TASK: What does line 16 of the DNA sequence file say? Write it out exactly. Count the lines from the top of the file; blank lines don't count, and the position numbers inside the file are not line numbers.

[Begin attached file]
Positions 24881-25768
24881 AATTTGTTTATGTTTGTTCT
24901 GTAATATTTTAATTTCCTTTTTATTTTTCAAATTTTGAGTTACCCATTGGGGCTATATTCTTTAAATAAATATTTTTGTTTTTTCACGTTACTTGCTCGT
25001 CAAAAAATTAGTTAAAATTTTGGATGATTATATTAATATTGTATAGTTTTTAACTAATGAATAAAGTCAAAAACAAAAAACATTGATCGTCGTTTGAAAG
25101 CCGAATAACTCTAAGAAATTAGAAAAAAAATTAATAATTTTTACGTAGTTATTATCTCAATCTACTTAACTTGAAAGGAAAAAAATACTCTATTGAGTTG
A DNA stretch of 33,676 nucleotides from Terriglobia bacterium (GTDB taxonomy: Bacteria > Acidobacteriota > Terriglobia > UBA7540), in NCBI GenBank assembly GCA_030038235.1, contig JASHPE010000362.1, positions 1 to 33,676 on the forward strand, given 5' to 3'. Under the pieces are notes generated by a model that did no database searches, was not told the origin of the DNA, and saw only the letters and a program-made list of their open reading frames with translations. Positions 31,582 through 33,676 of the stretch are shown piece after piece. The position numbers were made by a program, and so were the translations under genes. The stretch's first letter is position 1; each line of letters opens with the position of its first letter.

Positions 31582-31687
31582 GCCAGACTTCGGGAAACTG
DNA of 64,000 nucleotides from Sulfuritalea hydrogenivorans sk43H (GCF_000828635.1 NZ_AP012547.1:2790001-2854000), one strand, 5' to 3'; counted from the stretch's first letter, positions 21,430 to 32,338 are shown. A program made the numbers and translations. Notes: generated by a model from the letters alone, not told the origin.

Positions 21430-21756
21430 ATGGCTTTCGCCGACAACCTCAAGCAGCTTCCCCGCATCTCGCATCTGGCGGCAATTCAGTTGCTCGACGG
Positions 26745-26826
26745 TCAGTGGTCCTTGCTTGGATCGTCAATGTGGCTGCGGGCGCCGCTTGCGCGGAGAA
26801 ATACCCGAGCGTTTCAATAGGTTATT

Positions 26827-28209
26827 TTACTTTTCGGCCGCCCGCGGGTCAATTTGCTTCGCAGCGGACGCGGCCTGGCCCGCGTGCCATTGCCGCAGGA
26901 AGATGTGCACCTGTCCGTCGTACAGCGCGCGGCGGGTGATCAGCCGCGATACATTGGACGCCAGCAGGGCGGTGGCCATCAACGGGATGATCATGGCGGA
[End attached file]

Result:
26827 TTACTTTTCGGCCGCCCGCGGGTCAATTTGCTTCGCAGCGGACGCGGCCTGGCCCGCGTGCCATTGCCGCAGGA